Excerpted from the article in Green Building and Design Magazine:
REVITALIZING EXISTING NEIGHBORHOODS
NEW YORK CITY, NY, USA New York City, the great metropolis, is rarely considered a place where you would go to connect with nature, but the inclusion of open space for all new developments has been a mandate—the first of its kind in the country—going back to the early 1970s. Today the trend is to go much further in converting and integrating cityscape with natural settings and parks. GBDM reached out to hMa Founding Partner Victoria Meyers to discuss her firm's involvement in changing attitudes toward urban design in the United States and elsewhere.
In 2000, New York design firm hanrahan Meyers Architects (hMa) were hired as the master plan architects for Battery Park City Authority's North Neighborhood, an example of the redevelopment of existing urban sites. When completed in 2012, the neighbor-hood will include a total of 5 million square feet of sustainable community, 11 residential and public buildings, 4 major parks, and the renowned Stuyvesant High School. Nearly all of the construction and all of the landscaping will be under hMa's purview and meet LEED-certification standards. Each building aligns urban blocks at the 11th and 14th floors, and high-rise towers are placed up to the 25th and 32nd floors in a complex pattern of offsetting angles to open up view corridors and bring light and air into the parks below.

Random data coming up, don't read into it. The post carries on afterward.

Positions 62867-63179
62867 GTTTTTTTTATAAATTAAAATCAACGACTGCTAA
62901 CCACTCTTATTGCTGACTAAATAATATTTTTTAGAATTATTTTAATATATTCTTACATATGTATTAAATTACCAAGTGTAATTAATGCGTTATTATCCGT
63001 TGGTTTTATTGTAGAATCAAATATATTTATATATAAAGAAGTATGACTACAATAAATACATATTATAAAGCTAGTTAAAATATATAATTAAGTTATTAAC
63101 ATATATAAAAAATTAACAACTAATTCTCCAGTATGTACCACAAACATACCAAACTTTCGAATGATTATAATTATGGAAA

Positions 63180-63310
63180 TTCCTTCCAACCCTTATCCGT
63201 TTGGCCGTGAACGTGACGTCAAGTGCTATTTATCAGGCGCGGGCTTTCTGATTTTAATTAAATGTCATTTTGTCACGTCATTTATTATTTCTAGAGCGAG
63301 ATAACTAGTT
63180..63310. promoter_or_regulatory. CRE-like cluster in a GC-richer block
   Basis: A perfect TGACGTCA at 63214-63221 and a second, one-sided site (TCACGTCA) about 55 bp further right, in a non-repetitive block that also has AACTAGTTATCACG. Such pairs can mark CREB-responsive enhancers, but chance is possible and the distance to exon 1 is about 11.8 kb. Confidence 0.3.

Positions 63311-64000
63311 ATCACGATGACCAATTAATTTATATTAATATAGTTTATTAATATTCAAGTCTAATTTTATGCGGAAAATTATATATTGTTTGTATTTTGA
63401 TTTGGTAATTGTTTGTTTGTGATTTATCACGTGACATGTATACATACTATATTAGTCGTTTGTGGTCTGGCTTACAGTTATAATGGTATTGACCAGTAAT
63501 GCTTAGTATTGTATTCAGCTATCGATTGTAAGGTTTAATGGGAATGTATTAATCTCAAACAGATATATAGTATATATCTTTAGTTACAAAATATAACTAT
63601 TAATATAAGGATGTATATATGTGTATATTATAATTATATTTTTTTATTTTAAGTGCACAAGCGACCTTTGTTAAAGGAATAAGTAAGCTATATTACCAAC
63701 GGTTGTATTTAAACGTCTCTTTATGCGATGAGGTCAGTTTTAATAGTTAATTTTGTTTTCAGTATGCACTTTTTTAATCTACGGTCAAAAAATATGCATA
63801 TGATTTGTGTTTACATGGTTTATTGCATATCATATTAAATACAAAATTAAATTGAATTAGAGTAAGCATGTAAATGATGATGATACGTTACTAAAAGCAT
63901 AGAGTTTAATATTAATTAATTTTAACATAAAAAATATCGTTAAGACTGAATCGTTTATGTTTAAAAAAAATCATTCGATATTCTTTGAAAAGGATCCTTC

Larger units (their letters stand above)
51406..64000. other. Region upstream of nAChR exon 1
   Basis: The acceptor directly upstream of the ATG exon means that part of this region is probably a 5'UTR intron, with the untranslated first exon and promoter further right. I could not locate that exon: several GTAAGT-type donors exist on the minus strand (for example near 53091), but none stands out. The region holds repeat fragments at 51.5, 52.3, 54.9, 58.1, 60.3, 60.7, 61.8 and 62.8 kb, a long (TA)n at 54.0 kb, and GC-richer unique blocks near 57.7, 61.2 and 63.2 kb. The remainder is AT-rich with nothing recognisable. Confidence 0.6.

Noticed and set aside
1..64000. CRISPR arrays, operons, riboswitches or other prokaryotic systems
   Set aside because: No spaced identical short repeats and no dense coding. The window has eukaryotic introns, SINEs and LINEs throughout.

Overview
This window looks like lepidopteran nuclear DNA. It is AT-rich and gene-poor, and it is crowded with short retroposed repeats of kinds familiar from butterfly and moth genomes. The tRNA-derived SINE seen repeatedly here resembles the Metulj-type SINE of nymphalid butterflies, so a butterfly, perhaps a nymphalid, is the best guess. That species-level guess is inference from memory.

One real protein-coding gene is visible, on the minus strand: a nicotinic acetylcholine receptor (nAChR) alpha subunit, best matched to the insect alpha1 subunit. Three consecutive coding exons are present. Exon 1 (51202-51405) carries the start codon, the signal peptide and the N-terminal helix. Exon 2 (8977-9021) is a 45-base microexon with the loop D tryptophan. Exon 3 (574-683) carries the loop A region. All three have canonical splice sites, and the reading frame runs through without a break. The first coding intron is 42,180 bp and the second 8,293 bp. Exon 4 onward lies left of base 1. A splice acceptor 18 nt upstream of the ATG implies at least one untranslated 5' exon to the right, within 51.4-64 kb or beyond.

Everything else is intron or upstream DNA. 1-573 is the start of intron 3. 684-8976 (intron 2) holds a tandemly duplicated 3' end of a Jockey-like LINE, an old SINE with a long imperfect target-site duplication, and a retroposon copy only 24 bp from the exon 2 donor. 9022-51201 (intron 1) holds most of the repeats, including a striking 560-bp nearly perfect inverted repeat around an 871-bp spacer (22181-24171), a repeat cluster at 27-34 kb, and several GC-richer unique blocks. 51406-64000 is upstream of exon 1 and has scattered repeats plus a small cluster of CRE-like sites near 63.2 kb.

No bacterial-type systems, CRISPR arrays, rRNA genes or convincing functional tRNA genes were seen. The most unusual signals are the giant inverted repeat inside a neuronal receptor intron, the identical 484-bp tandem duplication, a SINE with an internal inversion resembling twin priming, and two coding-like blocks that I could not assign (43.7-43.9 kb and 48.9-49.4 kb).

Battery Park City North Neighborhood : isometric showing green roofs and parks. Post: Victoria Meyers architect
The new neighborhood departs in many ways from the original concept—begun 45 years ago when the city first conceived of turning the Hudson River tidal-estuary shipping piers, at the southwest tip of Lower Manhattan, into a 92- acre planned community. "There was a general excitement then of advancing technology," says hMa founder and principal Victoria Meyers. "You had the World's Fair in 1964 with the machines of the future. The out-of-doors was not part of that vision. When the original Battery Park development started, it was based on some very vague ideas of urbanism, and that was a pot of not fully digested concepts. It was a time when people were still trying to figure out if trees were a good thing in the city or not. Was it better to have trees because they made things look good? Or mow them down so you could keep a better surveillance on crime?"
DWiP: view of north courtyard. DWi-P is scheduled to open in September 2012. Post: Victoria Meyers architect
Meyers credits the leadership of the former president and CEO of Battery Park City (now the COO of New York Authority), Timothy Carey, for the solid vision of North Neighborhood when her firm was hired in 1997. (And, naturally, once Carey joined the New York Authority, sustainable design went to the top of its priorities, Meyers says.) "Prior to coming to Battery Park City, Tim Carey singlehandedly created Energy Star," she notes of his impressively green legacy. "He called every manufacturer of appliances to Albany and said he would award whichever company could create an Energy Star appliance that would cost the same as regular appliances the biggest single contract in the country for affordable housing—and it happened." The politics of America's biggest city notwithstand-ing (though New York City Mayor Michael Bloomberg is continuing Carey's allegiance to green design), there are many approaches to making things stick. Connecting to nature can come from different perspectives. "Tim Carey, with Governor Pataki, forged a powerful com-mon bond on the importance of nature in urban environments," Meyers says. "Their political base